4. (SBU) According to our Shan contacts, they have obtained the
information about these latest abuses from victims via trusted
intermediaries. In some cases, victims used cell phones to take
and send pictures, hard copies of some of which our contacts
provided us with on August 18. An August 13 press release
issued by several Thai-based Shan groups alleged that victims
could overhear soldiers contacting their headquarters by radio
to update superiors on their operations, and to ask if they
needed to continue burning. The release also states that over
100 villagers have been arrested, tortured, gang-raped and
arbitrarily executed since the assault on these villages.

--------------------------
Where are the IDPs?
--------------------------

5. (SBU) According to Thai-based Shan contacts, a total of
10,600 people have been displaced by the burning and forced
relocation. Though Burma-based interlocutors cannot confirm
this figure, they agree that the number of affected villages is
approximately 40. According to the Shan Human Rights Foundation
(SHRF), some of the IDPs are attempting to cross into Thailand
(likely through Chiang Mai Province), but none have arrived to
date. SHRF alleges that BA troops are intentionally blocking
egress for these individuals in an effort to prevent news of the
human rights abuses from getting out, though military contacts

CHIANG MAI 00000125 002.2 OF 002


told us SSA soldiers have reportedly escorted some to the Thai
border. The IDPs are currently housed in a variety of
accommodations, ranging from tents in rice fields to
monasteries, according to SHRF. SHRF also reported that BA
troops were hindering the efforts of monks and others trying to
provide assistance, such as the Shan Literature Organization.

6. (SBU) SHRF also told us that villagers in the same area were
forcibly relocated in 1996-97, and that some returned only four
or five years ago. Some of those returnees built homes using
remittances from relatives in Thailand, they added. According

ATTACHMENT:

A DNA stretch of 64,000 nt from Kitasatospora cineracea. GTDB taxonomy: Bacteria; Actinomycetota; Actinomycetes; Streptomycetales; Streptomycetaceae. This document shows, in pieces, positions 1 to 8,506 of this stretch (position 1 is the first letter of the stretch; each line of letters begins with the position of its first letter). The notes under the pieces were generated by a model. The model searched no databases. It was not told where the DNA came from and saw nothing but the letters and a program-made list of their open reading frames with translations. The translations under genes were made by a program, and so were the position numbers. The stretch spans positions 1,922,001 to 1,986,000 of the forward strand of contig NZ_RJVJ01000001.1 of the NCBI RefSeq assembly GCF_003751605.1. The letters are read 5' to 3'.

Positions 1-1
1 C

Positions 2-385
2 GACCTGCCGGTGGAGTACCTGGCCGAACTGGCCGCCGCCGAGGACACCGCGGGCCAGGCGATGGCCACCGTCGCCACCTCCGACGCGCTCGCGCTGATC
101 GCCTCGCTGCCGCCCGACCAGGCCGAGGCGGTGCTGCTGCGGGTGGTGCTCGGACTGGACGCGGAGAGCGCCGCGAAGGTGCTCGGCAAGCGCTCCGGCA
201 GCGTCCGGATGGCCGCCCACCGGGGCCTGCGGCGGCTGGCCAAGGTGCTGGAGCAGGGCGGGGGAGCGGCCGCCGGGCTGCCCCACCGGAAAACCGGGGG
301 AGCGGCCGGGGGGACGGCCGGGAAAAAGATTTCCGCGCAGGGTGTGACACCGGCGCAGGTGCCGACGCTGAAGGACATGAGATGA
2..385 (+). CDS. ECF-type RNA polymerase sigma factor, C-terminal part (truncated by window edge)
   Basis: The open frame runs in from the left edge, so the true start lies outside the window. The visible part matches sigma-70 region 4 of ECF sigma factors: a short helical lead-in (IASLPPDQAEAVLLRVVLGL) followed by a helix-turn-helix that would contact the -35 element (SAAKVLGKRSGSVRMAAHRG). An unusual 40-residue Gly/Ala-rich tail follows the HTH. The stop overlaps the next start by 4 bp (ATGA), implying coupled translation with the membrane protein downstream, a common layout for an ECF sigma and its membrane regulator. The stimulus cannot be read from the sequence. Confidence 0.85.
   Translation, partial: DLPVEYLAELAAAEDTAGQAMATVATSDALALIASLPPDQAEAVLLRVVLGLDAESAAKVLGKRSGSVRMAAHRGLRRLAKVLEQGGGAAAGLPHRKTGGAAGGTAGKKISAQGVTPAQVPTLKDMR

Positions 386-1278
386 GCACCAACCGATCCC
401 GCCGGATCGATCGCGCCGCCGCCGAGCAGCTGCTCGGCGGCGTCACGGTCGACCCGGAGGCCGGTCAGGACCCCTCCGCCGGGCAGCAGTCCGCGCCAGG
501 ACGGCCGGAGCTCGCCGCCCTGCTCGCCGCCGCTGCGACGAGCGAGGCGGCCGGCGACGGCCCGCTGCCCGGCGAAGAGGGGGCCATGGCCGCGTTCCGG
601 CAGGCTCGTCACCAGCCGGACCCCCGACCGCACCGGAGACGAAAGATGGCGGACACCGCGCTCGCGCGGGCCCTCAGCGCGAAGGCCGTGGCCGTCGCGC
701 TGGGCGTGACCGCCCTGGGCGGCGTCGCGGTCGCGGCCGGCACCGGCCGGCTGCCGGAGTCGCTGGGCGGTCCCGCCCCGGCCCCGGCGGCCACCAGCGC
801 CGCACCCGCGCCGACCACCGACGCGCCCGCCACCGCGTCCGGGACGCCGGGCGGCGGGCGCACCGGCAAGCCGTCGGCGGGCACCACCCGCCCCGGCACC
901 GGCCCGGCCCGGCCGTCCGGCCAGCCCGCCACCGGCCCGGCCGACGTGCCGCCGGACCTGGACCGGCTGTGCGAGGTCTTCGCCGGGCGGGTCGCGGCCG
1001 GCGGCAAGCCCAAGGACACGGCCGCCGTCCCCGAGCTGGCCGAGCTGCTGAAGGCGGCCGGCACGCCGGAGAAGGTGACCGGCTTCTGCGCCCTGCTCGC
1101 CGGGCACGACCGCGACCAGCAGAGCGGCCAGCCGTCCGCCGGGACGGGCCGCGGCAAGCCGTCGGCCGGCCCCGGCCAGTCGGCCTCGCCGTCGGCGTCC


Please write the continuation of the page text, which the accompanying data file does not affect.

to Thai military and intelligence contacts, villagers who are
believed to support the anti-regime SSA are being singled out
for the harshest treatment -- killing, rape or torture. They
cited a July 28 incident in which three villages the Thai
consider to be part of the SSA's civilian support base north of
Mong Pan Township on the west bank of the Salween river were
burned. More information and pictures are available at
http://www.shanwomen.org.

7. (U) There are four Shan IDP camps, established since the
1996-97 displacement, which receive assistance from USAID
through the Thai-Burma Border Consortium. The camps, with a
current total population of about 6-7,000, are located just
across the Thai-Burma border adjacent to Mae Hong Son and Chiang
Mai Provinces. In addition, the Royal Thai Government (RTG) has
tolerated a small (population 600) refugee camp in Chiang Mai
Province, although it has formally determined the Shan are not
eligible for review by the Provincial Admissions Boards, the
Thai asylum mechanism. (Note: Other Burmese ethnic minority
refugees, such as the Karen and Karenni, are eligible for such
consideration.) These five camps will likely bear the brunt of
any new influx of Shan leaving central Shan State.

8. (U) This cable was coordinated with Embassies Bangkok and
Rangoon.
MORROW